A commentary from the UN Conference on Trade and Development (UNCTAD) on ‘The Trade wars: The Pain and the Gain’ discusses a new UNCTAD study, analysing the impact of US-China tariffs and the threatened tariff increase scheduled for March. In December the US delayed a threatened tariff increase to 25% on $200bn of Chinese goods until March 1 to allow time for negotiations to take place. Ms Coke-Hamilton from UNCTAD noted ‘Our analysis shows that while bilateral tariffs are not very effective in protecting domestic firms, they are very valid instruments to limit trade from the targeted country’. Noting the distortionary effects of tariffs she said ‘US-China bilateral trade will decline and [be] replaced by trade originating in other countries’ as tariffs change global competitiveness allowing producers not directly impacted to benefit and resulting in changes in trade flows.
Interestingly, the study estimates ‘that of the $250 billion in Chinese exports subject to US tariffs, about 82% will be captured by firms in other countries, about 12% will be retained by Chinese firms, and only about 6% will be captured by US firms. Similarly, of the approximately $85 billion in US exports subject to China’s tariffs, about 85% will be captured by firms in other countries, US firms will retain less than 10%, while Chinese firms will capture only about 5%.’ In terms of winners, the study notes that Europe, Japan, Mexico and Canada will be notable beneficiaries. Europe could capture $70bn in trade (~$50bn from China and ~US$20bn from the US) which would amount to ~0.9% of exports while Mexico’s $20bn potential gain would amount to ~6% of its exports.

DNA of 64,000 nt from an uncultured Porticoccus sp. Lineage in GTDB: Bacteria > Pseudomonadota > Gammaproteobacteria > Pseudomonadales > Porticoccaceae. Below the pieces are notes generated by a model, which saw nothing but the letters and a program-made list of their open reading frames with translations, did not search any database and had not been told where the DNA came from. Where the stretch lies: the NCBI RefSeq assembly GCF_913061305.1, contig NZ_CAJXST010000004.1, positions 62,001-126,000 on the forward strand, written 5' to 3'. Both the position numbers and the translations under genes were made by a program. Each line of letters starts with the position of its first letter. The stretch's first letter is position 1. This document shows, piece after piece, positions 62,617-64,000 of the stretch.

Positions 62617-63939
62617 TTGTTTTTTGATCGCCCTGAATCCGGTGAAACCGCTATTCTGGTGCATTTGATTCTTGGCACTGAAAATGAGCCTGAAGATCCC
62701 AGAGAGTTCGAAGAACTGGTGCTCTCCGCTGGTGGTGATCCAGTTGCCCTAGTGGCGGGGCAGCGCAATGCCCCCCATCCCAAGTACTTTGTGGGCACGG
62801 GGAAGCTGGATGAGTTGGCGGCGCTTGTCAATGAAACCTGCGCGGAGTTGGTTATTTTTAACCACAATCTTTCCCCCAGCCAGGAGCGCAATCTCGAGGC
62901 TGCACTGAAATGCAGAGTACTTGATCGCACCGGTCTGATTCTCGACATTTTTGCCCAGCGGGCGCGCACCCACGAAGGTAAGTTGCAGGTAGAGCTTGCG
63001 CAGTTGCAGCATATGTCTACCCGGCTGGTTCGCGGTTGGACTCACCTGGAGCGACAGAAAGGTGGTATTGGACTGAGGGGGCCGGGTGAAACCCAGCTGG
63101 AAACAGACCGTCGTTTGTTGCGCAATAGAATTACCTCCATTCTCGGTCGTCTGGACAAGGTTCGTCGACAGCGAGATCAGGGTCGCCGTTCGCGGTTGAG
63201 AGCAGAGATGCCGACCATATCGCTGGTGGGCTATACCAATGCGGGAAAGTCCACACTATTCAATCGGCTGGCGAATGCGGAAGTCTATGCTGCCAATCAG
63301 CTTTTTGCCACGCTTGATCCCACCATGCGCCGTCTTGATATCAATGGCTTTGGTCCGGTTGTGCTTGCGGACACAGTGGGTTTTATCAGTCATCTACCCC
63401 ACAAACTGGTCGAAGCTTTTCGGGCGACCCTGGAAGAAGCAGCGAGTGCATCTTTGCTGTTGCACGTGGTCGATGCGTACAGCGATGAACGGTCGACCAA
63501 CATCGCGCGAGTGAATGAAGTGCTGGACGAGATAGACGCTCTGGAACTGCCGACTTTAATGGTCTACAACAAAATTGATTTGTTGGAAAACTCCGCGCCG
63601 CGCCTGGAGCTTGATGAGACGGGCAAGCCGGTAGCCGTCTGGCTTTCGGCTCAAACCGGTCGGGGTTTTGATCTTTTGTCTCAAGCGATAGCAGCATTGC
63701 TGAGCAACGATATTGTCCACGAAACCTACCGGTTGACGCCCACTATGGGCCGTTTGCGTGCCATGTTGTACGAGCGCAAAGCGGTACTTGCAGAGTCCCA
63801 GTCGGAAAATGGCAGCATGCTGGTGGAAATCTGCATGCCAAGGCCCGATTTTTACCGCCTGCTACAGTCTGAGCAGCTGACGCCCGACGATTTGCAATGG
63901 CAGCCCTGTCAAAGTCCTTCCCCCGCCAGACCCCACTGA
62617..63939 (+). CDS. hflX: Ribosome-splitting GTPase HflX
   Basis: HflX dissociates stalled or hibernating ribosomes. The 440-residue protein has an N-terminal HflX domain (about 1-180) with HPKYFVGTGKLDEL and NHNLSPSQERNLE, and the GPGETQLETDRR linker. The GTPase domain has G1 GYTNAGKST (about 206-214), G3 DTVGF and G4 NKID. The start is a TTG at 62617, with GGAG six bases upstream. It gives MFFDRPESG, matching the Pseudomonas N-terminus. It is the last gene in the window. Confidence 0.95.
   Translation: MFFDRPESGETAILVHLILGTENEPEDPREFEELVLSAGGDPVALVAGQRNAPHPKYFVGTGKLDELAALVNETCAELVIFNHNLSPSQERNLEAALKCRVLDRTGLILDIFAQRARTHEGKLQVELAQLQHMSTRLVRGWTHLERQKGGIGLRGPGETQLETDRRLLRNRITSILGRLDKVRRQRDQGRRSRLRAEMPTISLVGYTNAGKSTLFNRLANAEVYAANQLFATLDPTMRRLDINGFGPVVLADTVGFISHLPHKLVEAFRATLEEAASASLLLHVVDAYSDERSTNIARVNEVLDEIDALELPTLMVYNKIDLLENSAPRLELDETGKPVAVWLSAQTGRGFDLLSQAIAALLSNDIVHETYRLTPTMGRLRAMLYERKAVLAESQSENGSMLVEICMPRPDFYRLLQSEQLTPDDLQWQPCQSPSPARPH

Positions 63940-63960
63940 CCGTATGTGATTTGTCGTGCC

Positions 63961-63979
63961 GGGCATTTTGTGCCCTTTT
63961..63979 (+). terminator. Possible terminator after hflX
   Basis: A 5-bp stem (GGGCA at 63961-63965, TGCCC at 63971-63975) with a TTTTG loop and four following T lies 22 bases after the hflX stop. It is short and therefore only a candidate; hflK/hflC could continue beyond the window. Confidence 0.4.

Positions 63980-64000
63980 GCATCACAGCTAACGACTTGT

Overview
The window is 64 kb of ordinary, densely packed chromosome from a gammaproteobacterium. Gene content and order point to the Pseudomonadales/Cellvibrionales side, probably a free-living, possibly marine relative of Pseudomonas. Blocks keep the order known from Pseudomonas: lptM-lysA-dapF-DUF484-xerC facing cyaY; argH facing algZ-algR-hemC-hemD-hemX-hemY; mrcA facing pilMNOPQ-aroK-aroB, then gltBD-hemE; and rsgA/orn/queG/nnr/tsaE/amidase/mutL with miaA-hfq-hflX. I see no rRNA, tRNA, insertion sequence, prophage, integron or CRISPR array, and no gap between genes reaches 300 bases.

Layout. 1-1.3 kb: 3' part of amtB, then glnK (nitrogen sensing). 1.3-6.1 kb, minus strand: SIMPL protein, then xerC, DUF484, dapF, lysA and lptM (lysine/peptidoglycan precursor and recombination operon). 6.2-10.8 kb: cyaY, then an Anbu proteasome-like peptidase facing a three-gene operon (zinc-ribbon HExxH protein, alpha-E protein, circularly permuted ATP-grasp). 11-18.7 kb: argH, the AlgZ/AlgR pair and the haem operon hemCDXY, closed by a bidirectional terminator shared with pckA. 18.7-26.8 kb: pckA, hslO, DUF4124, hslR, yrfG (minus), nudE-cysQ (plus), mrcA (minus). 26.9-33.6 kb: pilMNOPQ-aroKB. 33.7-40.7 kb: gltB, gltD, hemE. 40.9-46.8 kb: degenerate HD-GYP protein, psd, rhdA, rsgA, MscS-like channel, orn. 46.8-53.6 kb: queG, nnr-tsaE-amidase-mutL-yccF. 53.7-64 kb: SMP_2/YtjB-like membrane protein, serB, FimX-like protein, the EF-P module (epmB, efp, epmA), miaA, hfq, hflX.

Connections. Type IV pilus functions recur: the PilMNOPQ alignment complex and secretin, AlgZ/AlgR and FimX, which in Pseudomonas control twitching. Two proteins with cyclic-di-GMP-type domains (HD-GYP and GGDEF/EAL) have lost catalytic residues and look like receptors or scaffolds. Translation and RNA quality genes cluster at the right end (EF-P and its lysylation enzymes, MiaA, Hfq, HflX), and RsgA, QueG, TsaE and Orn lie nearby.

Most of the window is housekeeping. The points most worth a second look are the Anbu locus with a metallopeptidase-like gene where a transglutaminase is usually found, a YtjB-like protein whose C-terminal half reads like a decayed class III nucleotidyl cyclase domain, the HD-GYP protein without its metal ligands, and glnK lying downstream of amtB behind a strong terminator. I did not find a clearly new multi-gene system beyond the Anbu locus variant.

However, the report also warns that ‘negative global effects are likely to dominate’ impacting the ’still fragile global economy’. One risk of an escalation in protection is ‘that trade tensions could spiral into currency wars, making dollar-denominated debt more difficult to service.’ With the global economy at a critical juncture, positive progress at the US-China negotiations ahead the March deadline is important. There has been some positive vibes of late with Treasury Secretary Mnuchin describing his meeting with Chinese Premier Liu He as ‘very productive’ and stating ‘We’re putting an enormous amount of effort to hit this deadline and get a deal. That’s our objective.’ Mnuchin and the US Trade Representative Robert Lighthizer are due to head to Beijing for further negotiations.